One of the big issues in this presidential race is education. Many public schools are in crisis throughout the country, including the Cleveland Municipal School system. Three years ago the state legislature came up with a solution. It passed a law creating charter schools now called "community schools" as an alternative to public schools. For the first time since 1997 individuals and private organizations that want to start a community school can apply to the Cleveland School district rather than the state. 90.3's Tarice Sims takes a look at the ongoing debate over the pros and cons of having community schools.
Tarice Sims- In the information packet that the Cleveland Public School district sends to prospective managers, community schools are described as small personal learning environments. These schools have the freedom to make their own management decisions, although they are funded by the same state dollars as public schools. Last school year the Cleveland Public School system received over $306 million from the state - roughly $11 million was deducted for state controlled community schools in Cleveland. Essentially, if a student moves from a public school to a community school the money moves too. That's the main problem with community schools, according to Jim Lardie, president of "For the Children" a non-profit child advocacy organization based in Cleveland.
Jim Lardie- For all those who want to say it isn't about the money, it is a lot about the money, and as a matter of fact children are growing up with lesser opportunities to be educated. Then we ought to be putting more money into those systems so that we would be able to create the special programming that would enable them to compete successfully and have a happy life.
TS- Other detractors of community schools argue that the financial affects may not be felt if 1 or 2 children left, but if 10 or 20 students went to community schools, the public school system would definitely feel it. But, community school supporters counter that since the money travels with the student, no funds are actually lostÑit's still being spent on the student. The Cleveland Public School District believes that through supporting educational reform strategies like community schools, student achievement will improve. Leaura Materassi is Executive Director of Program Development for the district.
Leaura Materassi- I think it is clear that if we look at the parents and students as clients, I think that is one of the messages that the 21st century educator, educational system is going to have to look at in terms of finding ways to provide wider range of choice to parents and students providing ways to encourage and develop smaller learning communities for students and our policy will allows us to look at the creation of new schools.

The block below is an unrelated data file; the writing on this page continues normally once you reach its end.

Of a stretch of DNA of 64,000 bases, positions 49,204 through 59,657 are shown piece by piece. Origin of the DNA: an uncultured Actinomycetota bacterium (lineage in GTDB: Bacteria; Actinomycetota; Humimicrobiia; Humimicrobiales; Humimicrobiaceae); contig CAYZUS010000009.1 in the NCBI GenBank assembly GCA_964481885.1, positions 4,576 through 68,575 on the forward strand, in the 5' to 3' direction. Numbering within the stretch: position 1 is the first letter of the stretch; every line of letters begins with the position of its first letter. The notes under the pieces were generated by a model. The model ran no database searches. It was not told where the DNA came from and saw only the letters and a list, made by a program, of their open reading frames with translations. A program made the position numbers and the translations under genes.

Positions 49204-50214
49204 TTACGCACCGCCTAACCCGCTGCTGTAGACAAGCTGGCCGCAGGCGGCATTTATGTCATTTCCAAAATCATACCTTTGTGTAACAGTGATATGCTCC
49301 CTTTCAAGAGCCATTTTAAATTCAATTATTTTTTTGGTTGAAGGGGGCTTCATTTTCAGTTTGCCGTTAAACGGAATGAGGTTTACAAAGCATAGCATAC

TS- The educational performance of Cleveland Public School students has historically been low. Today, roughly two-thirds of its high school students won't graduate. In the inaugural issue of Catalyst, a trade publication for local educators, Cleveland school CEO Barbara Byrd Bennett said she really believes in the whole notion of public schools and has struggled with the concept of community schools. But she said it would be better for the Cleveland school system to have some control over whose in charge of community schools so that properly trained educators would be the ones determining the standards. But regulation by the school district raises many concerns. For instance, community schools may share state money earmarked for public school students, but may not be mandated to operate under the same guidelines set-up by the state. "For the Children's" Jim Lardie.
JL- I do think that there is a very strong argument for keeping all the public schools together and motivating the entire system to work better. And one of the points that I would make is with all due respect to the people left in the system, one of the reasons that it continues to get worse is because the people who would have challenged it left.
TS- In Cleveland, the goal is to construct a subset of schools that share ideas and beliefs with the public school district, while creating a less restrictive learning environment.
The Cleveland Municipal school district says community schools can be used as a model of what works. And according to the Ohio Department of Education's Pam Young, that's a good attitude to have and educators on both ends should embrace this educational competition.
Pam Young- Now having been both a public school administrator and a traditional setting and now looking at the directorship of Ohio's community schools I can say that there is a tension then but the tension is good for all of us to move toward an excellent continuum of services for all students
TS- Petitions to either start up a new community school or convert an existing public school were accepted last week. Applications will be due by December 31, 2000, with hopes of opening the first district supervised community school in Cleveland, next school year. In Cleveland, Tarice Sims, 90.3 FM.